The Connie Maxwell Children’s Home in Chesterfield, the Adams Campus, has joined with the other locations around the state in celebrating 120 years of service to children and families. The facility locally is on Zoar Road in Chesterfield.
In a Baptist Courier editorial in 1888 a call was made to start an orphanage. Three years later a site was secured for the new orphanage, now a children’s home, and it would be located in Greenwood, primarily through the generosity of Dr. J.C. Maxwell and his wife, Sarah. The Maxwell’s had lost their seven-year-old daughter, Connie, to scarlet fever in 1883. To honor her memory, the Maxwell’s gave South Carolina Baptists more than 480 acres and willed their estate to be used in starting this ministry of caring for children.
Twelve-year-old Susie Burton from Newberry County was the first child received into care on May 22, 1892. By year’s end, 25 other boys and girls had joined Susie and Superintendent J.L. Vass. During the first years of operation most of the children were orphans. The major task of yesterday was to provide food, clothing, shelter, and Christian care.
Atha Thomas Jamison became Connie Maxwell’s superintendent in 1900. Dr. Jamison saw early in his tenure that the new century brought changing needs for children. Already, Connie Maxwell was beginning to receive boys and girls who had at least one parent living but needed care because of some other family trauma. Connie Maxwell alumnus Dr. Sam Smith took over as superintendent in 1946. That same year, the name of the Connie Maxwell Orphanage was officially changed to Connie Maxwell Children’s Home. The ensuing 30 years of the home’s work under the leadership of Dr. Smith and Dr. John Murdoch saw individuals across South Carolina reaching out in many ways to the children. Many gave of themselves through such methods as Sunday School offerings, boxcars of produce, special sponsorships of children, gifts of canned goods and clothing, Christmas gifts and special work projects. Today Connie Maxwell continues to enjoy a strong volunteer program under the direction of Polly Davis. In 2011, volunteers gave more than 11,000 hours of service.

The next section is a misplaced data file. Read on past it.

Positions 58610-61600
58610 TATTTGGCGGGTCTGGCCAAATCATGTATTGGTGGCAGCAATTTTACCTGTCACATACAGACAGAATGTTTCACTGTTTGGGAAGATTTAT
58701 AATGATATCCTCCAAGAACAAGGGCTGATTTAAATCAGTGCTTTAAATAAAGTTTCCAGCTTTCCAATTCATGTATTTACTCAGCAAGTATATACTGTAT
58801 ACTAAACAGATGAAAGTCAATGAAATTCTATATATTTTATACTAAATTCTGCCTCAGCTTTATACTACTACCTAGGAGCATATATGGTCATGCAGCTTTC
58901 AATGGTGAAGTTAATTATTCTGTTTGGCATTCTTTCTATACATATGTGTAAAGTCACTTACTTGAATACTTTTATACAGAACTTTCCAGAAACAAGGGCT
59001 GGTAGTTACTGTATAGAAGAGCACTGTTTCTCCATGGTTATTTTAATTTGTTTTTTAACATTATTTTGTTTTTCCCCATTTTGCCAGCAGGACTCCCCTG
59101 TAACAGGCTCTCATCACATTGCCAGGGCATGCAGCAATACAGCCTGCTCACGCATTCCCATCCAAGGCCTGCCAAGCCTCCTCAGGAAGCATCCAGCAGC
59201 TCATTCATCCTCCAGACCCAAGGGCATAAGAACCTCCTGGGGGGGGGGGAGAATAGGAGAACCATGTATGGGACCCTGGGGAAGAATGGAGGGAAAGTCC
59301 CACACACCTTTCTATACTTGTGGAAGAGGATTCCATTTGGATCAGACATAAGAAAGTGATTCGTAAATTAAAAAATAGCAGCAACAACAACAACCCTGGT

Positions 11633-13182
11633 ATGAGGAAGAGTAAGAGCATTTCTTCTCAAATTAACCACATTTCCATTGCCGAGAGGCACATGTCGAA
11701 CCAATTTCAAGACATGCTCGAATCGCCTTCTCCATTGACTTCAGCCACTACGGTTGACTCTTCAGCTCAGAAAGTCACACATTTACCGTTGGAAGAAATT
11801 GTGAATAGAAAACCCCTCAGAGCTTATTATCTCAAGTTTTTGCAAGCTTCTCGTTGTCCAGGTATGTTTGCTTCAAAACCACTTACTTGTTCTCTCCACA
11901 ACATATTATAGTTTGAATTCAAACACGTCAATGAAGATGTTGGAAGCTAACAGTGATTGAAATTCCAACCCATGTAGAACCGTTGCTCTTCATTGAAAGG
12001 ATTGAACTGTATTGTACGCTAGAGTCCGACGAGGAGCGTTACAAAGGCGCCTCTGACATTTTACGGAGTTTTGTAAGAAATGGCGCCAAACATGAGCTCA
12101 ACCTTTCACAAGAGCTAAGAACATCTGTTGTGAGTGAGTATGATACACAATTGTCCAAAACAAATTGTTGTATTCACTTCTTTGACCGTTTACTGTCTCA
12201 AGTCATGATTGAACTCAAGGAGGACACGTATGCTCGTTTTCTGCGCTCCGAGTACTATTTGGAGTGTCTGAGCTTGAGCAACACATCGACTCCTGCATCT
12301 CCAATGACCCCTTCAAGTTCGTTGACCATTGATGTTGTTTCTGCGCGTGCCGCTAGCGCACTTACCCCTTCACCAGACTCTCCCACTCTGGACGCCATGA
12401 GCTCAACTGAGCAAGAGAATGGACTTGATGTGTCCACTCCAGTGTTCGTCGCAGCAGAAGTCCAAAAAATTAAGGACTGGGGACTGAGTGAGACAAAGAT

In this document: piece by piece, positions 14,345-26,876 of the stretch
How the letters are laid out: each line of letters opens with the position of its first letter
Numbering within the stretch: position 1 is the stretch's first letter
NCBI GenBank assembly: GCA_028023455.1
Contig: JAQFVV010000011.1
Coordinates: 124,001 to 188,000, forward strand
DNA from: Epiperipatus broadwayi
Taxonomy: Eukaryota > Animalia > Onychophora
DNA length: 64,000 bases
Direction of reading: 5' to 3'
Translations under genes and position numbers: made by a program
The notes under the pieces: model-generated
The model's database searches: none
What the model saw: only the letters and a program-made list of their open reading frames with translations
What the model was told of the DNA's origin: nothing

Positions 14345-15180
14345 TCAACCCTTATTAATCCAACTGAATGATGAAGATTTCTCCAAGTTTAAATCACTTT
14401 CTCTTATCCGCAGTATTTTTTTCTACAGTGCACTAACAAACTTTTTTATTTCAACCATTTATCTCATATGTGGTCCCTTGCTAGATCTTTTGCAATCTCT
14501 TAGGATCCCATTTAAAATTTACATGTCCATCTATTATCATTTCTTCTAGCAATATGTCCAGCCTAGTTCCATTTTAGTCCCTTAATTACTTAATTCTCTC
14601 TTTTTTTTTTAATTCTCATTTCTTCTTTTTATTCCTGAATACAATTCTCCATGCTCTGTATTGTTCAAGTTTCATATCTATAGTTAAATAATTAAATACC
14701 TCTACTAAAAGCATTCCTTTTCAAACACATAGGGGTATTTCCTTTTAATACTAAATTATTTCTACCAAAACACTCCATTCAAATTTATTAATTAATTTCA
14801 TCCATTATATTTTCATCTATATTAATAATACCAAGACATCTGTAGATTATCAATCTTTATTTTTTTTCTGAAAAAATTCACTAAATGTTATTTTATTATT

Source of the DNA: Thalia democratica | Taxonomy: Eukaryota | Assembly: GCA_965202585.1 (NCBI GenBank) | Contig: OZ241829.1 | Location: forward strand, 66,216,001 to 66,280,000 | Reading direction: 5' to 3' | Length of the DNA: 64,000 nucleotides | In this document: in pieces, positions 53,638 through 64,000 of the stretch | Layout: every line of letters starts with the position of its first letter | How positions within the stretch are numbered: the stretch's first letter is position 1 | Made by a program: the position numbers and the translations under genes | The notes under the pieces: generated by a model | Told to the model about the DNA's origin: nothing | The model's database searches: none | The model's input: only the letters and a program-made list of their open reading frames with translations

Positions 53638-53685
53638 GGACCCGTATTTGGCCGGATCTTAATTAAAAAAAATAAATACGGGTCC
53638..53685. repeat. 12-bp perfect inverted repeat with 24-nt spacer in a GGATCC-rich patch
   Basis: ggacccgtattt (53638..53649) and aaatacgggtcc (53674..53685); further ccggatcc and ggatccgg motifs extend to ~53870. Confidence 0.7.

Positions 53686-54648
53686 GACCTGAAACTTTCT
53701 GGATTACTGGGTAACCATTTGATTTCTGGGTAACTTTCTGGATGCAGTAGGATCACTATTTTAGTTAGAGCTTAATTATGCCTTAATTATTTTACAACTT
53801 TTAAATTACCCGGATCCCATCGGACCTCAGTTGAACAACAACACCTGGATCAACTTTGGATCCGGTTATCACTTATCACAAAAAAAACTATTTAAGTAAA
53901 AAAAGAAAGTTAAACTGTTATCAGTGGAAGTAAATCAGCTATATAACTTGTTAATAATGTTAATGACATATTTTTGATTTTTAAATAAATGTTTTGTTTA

To meet the increasingly complex problems of children and their families, Connie Maxwell Children’s Home has continued to develop new programs with individualized services to support and strengthen family ties and to encourage family unity. Under the leadership of Dr. Heyward Prince, who began as president in 1977, Connie Maxwell added crisis homes in Florence and Greenwood to provide compassionate care for children in need of immediate help — abandoned or abused children, runaways, or children whose families have suddenly broken apart. A satellite campus in Greenville was established for those children needing intensive community experiences. In Summerville, a Connie Maxwell social worker was placed to provide counseling services to families in the Lowcountry. Dr. Joe Weber served a brief period as president after Dr. Prince was seriously injured and later died in an automobile accident.